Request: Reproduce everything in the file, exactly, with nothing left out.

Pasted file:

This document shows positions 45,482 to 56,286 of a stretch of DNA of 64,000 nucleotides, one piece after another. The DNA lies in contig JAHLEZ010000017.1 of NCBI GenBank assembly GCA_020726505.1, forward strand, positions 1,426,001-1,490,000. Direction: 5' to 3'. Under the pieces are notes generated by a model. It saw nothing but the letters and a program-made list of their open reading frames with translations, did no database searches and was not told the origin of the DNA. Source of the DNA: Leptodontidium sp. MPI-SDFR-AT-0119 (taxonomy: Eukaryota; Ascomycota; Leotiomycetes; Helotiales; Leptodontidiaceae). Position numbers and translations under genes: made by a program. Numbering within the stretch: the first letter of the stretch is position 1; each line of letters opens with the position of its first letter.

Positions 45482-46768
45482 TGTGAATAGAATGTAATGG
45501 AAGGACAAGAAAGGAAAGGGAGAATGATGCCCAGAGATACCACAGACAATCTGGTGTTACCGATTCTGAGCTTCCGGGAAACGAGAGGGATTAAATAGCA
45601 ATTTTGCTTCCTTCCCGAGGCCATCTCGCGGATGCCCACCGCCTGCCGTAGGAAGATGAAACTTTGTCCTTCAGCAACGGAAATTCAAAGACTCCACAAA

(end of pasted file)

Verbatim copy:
This document shows positions 45,482 to 56,286 of a stretch of DNA of 64,000 nucleotides, one piece after another. The DNA lies in contig JAHLEZ010000017.1 of NCBI GenBank assembly GCA_020726505.1, forward strand, positions 1,426,001-1,490,000. Direction: 5' to 3'. Under the pieces are notes generated by a model. It saw nothing but the letters and a program-made list of their open reading frames with translations, did no database searches and was not told the origin of the DNA. Source of the DNA: Leptodontidium sp. MPI-SDFR-AT-0119 (taxonomy: Eukaryota; Ascomycota; Leotiomycetes; Helotiales; Leptodontidiaceae). Position numbers and translations under genes: made by a program. Numbering within the stretch: the first letter of the stretch is position 1; each line of letters opens with the position of its first letter.

Positions 45482-46768
45482 TGTGAATAGAATGTAATGG
45501 AAGGACAAGAAAGGAAAGGGAGAATGATGCCCAGAGATACCACAGACAATCTGGTGTTACCGATTCTGAGCTTCCGGGAAACGAGAGGGATTAAATAGCA
45601 ATTTTGCTTCCTTCCCGAGGCCATCTCGCGGATGCCCACCGCCTGCCGTAGGAAGATGAAACTTTGTCCTTCAGCAACGGAAATTCAAAGACTCCACAAA